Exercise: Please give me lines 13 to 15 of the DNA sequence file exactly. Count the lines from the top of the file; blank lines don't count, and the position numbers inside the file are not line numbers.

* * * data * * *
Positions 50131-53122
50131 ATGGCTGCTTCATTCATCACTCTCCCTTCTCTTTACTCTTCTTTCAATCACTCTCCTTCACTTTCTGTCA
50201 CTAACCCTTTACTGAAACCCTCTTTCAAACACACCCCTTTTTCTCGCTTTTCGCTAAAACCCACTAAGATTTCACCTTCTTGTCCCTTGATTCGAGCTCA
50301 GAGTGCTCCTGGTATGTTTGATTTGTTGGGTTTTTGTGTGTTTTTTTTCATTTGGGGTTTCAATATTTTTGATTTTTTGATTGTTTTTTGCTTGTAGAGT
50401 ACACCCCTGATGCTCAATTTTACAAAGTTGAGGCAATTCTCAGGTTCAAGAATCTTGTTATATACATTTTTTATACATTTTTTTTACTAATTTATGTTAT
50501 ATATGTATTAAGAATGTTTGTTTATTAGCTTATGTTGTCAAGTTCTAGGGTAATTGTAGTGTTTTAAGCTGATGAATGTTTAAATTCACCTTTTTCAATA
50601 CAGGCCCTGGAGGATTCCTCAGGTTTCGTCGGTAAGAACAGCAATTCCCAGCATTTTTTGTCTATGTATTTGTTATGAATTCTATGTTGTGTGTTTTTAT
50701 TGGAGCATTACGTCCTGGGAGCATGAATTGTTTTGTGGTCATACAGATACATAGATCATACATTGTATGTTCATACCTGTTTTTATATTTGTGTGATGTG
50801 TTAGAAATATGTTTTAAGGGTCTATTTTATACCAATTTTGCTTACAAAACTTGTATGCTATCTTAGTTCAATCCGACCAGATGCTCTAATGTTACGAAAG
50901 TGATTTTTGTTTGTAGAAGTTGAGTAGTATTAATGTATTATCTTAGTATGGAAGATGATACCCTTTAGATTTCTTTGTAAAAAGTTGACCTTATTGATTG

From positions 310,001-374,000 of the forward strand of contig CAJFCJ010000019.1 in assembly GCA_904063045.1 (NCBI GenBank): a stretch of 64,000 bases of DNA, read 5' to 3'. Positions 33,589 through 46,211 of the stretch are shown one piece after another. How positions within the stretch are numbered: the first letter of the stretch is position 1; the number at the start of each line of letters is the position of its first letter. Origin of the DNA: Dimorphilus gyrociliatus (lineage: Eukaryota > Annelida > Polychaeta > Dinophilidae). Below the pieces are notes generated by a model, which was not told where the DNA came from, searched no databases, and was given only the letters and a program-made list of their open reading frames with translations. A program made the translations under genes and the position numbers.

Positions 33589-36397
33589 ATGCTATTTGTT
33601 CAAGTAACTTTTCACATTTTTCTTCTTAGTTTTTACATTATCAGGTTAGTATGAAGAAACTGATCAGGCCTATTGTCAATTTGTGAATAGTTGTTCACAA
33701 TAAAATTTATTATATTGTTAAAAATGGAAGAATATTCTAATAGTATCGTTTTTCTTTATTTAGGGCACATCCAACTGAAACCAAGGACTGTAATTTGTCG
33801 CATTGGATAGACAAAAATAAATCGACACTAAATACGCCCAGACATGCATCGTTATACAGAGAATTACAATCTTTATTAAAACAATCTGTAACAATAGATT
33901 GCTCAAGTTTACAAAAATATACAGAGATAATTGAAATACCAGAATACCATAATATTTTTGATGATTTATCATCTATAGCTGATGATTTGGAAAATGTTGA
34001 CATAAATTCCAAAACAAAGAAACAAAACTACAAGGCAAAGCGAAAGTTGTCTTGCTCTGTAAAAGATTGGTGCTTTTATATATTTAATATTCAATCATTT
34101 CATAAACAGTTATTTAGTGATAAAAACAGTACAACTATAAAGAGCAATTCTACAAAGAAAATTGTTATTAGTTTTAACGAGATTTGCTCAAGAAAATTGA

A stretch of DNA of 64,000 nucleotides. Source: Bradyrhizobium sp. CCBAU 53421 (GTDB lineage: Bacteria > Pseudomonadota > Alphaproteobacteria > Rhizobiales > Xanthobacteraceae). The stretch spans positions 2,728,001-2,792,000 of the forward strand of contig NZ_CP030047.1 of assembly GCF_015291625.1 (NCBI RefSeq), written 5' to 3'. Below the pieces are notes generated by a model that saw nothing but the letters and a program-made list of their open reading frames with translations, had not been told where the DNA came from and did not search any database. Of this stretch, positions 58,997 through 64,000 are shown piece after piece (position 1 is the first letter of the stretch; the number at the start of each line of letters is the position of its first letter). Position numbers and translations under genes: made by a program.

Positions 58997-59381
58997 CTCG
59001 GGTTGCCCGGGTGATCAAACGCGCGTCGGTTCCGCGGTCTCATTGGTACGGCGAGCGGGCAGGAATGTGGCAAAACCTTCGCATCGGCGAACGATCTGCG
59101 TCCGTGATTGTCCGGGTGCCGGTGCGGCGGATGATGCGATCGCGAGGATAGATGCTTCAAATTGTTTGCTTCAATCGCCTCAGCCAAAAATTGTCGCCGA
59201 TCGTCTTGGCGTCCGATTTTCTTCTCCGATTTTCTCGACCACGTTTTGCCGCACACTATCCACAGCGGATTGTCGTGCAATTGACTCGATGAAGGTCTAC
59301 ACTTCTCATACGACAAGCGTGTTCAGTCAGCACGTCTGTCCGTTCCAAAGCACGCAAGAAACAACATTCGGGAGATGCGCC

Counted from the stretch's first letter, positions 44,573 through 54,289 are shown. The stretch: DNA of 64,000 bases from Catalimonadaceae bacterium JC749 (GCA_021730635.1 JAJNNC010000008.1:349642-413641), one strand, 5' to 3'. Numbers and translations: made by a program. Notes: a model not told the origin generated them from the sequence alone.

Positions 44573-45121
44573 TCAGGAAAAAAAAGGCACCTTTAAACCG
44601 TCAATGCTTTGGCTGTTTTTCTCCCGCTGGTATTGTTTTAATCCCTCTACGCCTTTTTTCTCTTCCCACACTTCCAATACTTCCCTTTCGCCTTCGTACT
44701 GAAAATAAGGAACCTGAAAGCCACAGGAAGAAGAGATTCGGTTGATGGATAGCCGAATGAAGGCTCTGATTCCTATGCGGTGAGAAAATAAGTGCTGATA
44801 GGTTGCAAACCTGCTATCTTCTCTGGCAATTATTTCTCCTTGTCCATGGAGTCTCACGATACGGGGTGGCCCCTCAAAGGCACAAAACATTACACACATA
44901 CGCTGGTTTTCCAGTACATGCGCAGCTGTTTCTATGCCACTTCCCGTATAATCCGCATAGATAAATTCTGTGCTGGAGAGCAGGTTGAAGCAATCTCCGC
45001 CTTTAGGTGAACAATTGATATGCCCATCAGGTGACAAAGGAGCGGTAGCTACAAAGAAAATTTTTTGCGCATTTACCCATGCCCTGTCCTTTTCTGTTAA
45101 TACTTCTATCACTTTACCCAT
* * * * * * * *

33589 ATGCTATTTGTT
33601 CAAGTAACTTTTCACATTTTTCTTCTTAGTTTTTACATTATCAGGTTAGTATGAAGAAACTGATCAGGCCTATTGTCAATTTGTGAATAGTTGTTCACAA
33701 TAAAATTTATTATATTGTTAAAAATGGAAGAATATTCTAATAGTATCGTTTTTCTTTATTTAGGGCACATCCAACTGAAACCAAGGACTGTAATTTGTCG